FRESNO, Calif. (KFSN) -- California has been trying to make education more equitable for all students, by giving schools with high-need students, money to help improve the academic achievement of those students.
But the State found that Fresno Unified redirected taxpayer money for those high-need students to fill budget gaps and fund things like maintenance, police services, and building upgrades.
The problem is outlined in a new report released Monday by ACLU Foundations of California and Fresno Building Healthy Communities.
At the center of the report is a 2014 law called the Local Control Funding Formula, that drastically changed how the state funds public schools. One of the major goals of the law was to promote equity for "high-need students," a group that includes low-income students, foster youth, and English-language learners. Under the law, schools get "supplemental and concentration" funds -- called S&C funds -- to establish programs that primarily help high-need students.
The groups said that when Fresno Unified prepared its 2016-2017 budget they became concerned by three issues: the District did not adequately explain how nearly 90% of the S&C funds would be used to help high-need students, the district did not set specific outcomes for high-need students, and S&C funds would be used to fund police officers and the Fresno Police Department's shot spotter system, with what the groups felt like was an inadequate explanation of how that money would benefit high-need students.
After trying to resolve their concerns directly with Fresno Unified, the groups filed a complaint with the California Department of Education in December 2016.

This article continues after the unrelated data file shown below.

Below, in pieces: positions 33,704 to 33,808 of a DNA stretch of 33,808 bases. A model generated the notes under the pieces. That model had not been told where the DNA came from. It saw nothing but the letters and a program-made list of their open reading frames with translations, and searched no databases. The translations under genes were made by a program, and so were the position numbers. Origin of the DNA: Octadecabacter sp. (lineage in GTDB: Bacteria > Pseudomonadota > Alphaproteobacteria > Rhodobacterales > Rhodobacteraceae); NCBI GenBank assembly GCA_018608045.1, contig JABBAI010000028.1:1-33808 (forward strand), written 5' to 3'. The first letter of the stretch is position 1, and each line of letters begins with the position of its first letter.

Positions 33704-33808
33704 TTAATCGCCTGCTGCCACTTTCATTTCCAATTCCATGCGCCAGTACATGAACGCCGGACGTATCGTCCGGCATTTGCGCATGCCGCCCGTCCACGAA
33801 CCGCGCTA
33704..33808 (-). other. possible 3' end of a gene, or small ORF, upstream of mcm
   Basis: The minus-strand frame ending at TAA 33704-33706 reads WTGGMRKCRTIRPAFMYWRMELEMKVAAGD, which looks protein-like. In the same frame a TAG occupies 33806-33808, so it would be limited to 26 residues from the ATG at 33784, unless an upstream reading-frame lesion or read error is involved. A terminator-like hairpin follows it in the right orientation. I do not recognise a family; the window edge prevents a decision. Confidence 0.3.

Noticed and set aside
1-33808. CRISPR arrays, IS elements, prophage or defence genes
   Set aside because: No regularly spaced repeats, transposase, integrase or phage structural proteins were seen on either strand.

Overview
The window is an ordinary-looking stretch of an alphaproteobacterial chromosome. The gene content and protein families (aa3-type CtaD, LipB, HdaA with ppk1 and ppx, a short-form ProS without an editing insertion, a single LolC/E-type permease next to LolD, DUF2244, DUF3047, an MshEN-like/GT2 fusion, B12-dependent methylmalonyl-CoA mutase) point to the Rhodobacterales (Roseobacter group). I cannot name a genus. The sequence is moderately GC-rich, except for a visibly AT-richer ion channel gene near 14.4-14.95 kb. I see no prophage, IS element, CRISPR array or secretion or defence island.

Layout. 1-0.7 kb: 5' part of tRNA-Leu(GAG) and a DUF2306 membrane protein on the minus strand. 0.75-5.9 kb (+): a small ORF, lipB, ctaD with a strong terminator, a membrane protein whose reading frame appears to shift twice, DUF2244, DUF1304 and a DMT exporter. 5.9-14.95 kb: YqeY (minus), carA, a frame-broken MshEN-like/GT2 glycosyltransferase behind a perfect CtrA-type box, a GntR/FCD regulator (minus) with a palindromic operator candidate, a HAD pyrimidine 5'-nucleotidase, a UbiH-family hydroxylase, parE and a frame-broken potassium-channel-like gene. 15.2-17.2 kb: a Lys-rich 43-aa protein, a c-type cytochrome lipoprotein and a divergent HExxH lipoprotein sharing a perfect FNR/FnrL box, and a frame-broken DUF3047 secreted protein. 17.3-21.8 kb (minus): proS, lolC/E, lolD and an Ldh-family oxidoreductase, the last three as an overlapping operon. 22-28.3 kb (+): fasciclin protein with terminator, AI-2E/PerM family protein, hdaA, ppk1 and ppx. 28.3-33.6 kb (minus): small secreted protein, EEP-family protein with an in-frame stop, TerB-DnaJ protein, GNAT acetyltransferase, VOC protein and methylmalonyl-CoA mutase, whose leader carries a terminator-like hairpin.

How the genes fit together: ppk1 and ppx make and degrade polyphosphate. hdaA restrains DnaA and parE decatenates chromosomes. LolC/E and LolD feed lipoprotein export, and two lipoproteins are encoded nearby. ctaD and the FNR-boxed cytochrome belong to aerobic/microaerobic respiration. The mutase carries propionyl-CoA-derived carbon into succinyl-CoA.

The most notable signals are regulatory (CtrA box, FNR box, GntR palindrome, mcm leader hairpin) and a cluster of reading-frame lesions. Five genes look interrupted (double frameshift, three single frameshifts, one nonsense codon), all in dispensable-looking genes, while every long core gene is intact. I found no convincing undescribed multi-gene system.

After a lengthy review, the state agreed with some of the group's accusations.
Starting with the 2017-2018 budget, the state has compelled Fresno Unified to be more transparent about how S&C funds will primarily help high-need students and redirect all S&C funds not currently being used for that purpose. The state rejected the allegation that the district did not set specific outcomes for high-need students.
Fresno Unified said that it "is pleased to report that all concerns were resolved in May 2017" and it "worked in collaboration with California Department of Education Director Jeff Breshears in establishing and implementing the corrective actions resulting in an approved 2017/18 LCAP (budget)."
But the groups want Fresno Unified to go further.
The just-released report asks for six things: that draft budgets be released earlier for public review, ensure the budget is easy to understand with explanations of how S&C funds will primarily help high-need students, engage the community in a meaningful way, provide more for parent engagement, provide reasons for why community requests is or is not included in the budget, and finally, use the budget to ensure a reduction in the achievement gap, provide social-emotional support for students, and promote and preserve students' ethnic language and culture.
In a statement to Action News, Fresno Unified said that it appreciates the report's feedback and that it "will continue to consider the informative report while working through the continuing LCAP (budget) development."
FULL STATEMENT BY FRESNO UNIFIED:
"Fresno Unified appreciates ACLU's feedback provided in their report this afternoon. The district is pleased to report that all concerns were resolved in May 2017 as evidenced by the attached communication. The district worked in collaboration with California Department of Education Director Jeff Breshears in establishing and implementing the corrective actions resulting in an approved 2017/18 LCAP. The district will continue to consider the informative report while working through the continuing LCAP development."
Report details Fresno Unified's plan to redirect money away from high-need students
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